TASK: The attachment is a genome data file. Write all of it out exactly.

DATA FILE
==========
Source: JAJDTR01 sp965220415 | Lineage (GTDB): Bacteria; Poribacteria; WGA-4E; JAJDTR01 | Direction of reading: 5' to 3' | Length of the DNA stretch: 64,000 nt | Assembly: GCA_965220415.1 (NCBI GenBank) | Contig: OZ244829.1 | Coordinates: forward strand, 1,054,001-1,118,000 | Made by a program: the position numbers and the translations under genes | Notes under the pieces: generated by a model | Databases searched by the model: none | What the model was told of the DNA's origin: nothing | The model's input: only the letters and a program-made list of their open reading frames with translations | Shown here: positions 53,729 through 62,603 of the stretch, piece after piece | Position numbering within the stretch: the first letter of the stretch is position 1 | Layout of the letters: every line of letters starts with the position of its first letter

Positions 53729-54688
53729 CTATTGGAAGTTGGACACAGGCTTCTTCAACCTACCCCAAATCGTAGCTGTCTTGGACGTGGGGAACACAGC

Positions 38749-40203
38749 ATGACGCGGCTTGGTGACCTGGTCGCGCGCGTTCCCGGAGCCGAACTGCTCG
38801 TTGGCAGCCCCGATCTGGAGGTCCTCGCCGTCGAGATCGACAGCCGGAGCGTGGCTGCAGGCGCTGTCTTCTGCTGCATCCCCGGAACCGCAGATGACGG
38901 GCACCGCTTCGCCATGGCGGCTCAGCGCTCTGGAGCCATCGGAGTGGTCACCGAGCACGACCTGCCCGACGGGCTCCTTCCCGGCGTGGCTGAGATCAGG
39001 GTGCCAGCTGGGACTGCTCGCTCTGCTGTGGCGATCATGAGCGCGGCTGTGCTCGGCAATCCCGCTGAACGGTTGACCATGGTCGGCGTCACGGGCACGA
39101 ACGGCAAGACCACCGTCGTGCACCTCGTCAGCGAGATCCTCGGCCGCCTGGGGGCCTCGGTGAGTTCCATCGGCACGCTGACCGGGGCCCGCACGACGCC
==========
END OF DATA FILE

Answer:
Source: JAJDTR01 sp965220415 | Lineage (GTDB): Bacteria; Poribacteria; WGA-4E; JAJDTR01 | Direction of reading: 5' to 3' | Length of the DNA stretch: 64,000 nt | Assembly: GCA_965220415.1 (NCBI GenBank) | Contig: OZ244829.1 | Coordinates: forward strand, 1,054,001-1,118,000 | Made by a program: the position numbers and the translations under genes | Notes under the pieces: generated by a model | Databases searched by the model: none | What the model was told of the DNA's origin: nothing | The model's input: only the letters and a program-made list of their open reading frames with translations | Shown here: positions 53,729 through 62,603 of the stretch, piece after piece | Position numbering within the stretch: the first letter of the stretch is position 1 | Layout of the letters: every line of letters starts with the position of its first letter

Positions 53729-54688
53729 CTATTGGAAGTTGGACACAGGCTTCTTCAACCTACCCCAAATCGTAGCTGTCTTGGACGTGGGGAACACAGC

Positions 38749-40203
38749 ATGACGCGGCTTGGTGACCTGGTCGCGCGCGTTCCCGGAGCCGAACTGCTCG
38801 TTGGCAGCCCCGATCTGGAGGTCCTCGCCGTCGAGATCGACAGCCGGAGCGTGGCTGCAGGCGCTGTCTTCTGCTGCATCCCCGGAACCGCAGATGACGG
38901 GCACCGCTTCGCCATGGCGGCTCAGCGCTCTGGAGCCATCGGAGTGGTCACCGAGCACGACCTGCCCGACGGGCTCCTTCCCGGCGTGGCTGAGATCAGG
39001 GTGCCAGCTGGGACTGCTCGCTCTGCTGTGGCGATCATGAGCGCGGCTGTGCTCGGCAATCCCGCTGAACGGTTGACCATGGTCGGCGTCACGGGCACGA
39101 ACGGCAAGACCACCGTCGTGCACCTCGTCAGCGAGATCCTCGGCCGCCTGGGGGCCTCGGTGAGTTCCATCGGCACGCTGACCGGGGCCCGCACGACGCC